Gospel of John Sunday School | Week 8


Notes from John 2:13-25

The temple is the focal point of John 2:13-25, but it isn’t as simple as that.

We can’t fall into the error of making the temple the ultimate expression of God. Throughout history, the temple has always been a picture: a picture of the presence of God among His people. It is the kind of presence that was lost when Adam and Eve were exiled from Eden. It is the kind of presence that dwelled in the tabernacle. But again, it is the kind of presence that was ultimately fulfilled in John 2.

The fulfillment of God’s presence among His people came in the incarnation. As God took on flesh and dwelt among us, He walked into the place where worship was supposed to be happening in a law-mandated manner. It isn’t to say that any other worship outside of Jerusalem was illegitimate, just that there was a particular form of worship that Israel was expected to engage in at the temple.

Jesus’ righteous indignation is indicative of this issue. His zeal isn’t necessarily directed at the type of business that the animal sellers and money changers are engaged in, rather that it is occurring within a space that has been divinely appointed for worship. Here, Jesus again reinforces His opinion of the law. It is good. It is to be honored. It is what points sinful people to a holy, redeeming God.

Those Jews present who didn’t see His logic asked for some justification for His actions. As Jesus often does, in His purposes of speaking beyond the expectations of this world, He tells them the ultimate justification. By saying “Destroy this temple, and in three days I will raise it up” (19), He indicates His authority over everything – including the temple in Jerusalem. Jesus is the real presence of God among His people, and surpasses every requirement that something like an earthly temple could offer.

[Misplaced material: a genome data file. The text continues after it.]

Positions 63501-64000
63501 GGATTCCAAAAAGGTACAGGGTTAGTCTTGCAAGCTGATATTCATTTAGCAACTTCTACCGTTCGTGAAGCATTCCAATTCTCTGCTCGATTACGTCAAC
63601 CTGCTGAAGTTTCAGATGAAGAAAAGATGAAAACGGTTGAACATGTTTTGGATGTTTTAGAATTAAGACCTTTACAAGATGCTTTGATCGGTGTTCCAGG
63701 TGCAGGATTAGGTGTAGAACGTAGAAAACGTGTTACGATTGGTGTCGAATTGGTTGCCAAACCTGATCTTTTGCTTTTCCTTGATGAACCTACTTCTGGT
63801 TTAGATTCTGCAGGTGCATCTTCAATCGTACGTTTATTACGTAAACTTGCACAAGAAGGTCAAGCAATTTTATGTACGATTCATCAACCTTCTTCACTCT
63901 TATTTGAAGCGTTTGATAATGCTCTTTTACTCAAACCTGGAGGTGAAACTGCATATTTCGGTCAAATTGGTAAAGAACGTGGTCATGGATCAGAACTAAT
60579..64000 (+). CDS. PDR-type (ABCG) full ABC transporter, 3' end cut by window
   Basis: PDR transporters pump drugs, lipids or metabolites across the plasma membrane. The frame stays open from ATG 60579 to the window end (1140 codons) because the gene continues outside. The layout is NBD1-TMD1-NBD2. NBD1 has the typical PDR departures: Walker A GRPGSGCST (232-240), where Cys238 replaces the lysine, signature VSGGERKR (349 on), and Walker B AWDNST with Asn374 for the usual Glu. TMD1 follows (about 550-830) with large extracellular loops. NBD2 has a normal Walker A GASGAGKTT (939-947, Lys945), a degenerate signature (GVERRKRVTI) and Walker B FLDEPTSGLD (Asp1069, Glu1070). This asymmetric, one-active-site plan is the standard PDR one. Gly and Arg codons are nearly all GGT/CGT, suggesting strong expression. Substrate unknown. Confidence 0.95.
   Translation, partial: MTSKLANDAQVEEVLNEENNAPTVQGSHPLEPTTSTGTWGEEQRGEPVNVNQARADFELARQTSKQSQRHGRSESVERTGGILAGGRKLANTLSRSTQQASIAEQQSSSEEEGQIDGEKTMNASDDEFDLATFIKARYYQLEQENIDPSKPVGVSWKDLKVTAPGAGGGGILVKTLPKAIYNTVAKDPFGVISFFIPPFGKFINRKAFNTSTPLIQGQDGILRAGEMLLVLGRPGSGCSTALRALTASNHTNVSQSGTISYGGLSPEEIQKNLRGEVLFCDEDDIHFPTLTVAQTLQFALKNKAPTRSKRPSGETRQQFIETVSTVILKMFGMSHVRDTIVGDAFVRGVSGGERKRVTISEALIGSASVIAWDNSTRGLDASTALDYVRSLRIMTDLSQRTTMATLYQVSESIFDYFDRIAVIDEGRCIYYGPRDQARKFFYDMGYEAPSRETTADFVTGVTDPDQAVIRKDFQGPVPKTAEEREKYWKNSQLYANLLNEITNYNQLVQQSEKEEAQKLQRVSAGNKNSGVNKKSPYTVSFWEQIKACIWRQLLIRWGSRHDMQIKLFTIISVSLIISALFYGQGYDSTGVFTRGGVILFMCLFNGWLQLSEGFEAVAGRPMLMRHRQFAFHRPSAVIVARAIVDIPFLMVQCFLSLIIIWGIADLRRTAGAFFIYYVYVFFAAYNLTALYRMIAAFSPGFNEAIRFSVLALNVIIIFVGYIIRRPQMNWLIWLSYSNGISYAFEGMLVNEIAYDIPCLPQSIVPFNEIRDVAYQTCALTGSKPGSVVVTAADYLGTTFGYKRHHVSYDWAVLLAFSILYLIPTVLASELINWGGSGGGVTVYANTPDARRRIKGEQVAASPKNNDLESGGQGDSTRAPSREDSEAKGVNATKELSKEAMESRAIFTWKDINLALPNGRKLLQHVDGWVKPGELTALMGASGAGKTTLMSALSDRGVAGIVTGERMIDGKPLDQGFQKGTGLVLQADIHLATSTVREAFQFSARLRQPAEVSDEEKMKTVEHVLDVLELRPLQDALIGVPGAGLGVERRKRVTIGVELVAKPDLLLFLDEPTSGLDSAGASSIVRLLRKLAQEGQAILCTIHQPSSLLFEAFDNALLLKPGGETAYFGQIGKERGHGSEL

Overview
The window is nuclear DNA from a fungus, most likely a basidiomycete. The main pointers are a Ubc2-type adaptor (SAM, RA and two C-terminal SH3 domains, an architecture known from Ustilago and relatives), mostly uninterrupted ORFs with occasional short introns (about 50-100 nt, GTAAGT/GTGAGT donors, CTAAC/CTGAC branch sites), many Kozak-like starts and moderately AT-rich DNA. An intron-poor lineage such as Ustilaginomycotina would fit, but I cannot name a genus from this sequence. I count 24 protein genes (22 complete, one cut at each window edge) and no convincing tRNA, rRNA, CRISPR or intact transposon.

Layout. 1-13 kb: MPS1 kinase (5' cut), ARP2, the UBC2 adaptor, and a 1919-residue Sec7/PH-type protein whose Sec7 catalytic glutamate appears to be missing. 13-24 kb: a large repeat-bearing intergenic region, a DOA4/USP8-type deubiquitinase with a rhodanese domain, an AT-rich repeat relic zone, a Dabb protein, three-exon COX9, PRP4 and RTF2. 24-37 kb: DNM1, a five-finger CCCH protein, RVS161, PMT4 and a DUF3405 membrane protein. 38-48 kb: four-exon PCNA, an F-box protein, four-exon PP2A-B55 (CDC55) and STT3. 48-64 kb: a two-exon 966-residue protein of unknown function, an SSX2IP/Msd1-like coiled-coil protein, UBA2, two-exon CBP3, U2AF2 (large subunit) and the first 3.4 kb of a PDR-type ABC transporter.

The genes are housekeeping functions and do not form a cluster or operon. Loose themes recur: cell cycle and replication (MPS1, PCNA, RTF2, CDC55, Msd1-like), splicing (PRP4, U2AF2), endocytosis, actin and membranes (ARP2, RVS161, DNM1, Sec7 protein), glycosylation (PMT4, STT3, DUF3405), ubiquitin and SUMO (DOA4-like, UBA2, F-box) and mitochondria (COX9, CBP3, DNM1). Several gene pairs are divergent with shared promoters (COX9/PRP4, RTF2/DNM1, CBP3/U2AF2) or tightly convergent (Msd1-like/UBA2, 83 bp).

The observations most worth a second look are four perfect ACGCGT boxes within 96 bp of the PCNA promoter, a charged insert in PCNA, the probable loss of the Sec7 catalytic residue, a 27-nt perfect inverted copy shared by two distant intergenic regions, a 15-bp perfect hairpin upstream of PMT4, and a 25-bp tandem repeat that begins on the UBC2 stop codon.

His words were not comprehended fully at the time, and John says that not even His disciples understood until after His resurrection (22). Although people weren’t being converted, many were intrigued. Thus, they followed Him. But Jesus was aware of their motives, and knew that they weren’t following Him.

This theme will be highlighted in John, and is still an issue today. Jesus is attractive to many as a teacher, a moral example, and an agent of social change. However, the gospel is unattractive to sinners who are at enmity with God. It is only through gracious, divine initiative that men are called unto repentance and faith.

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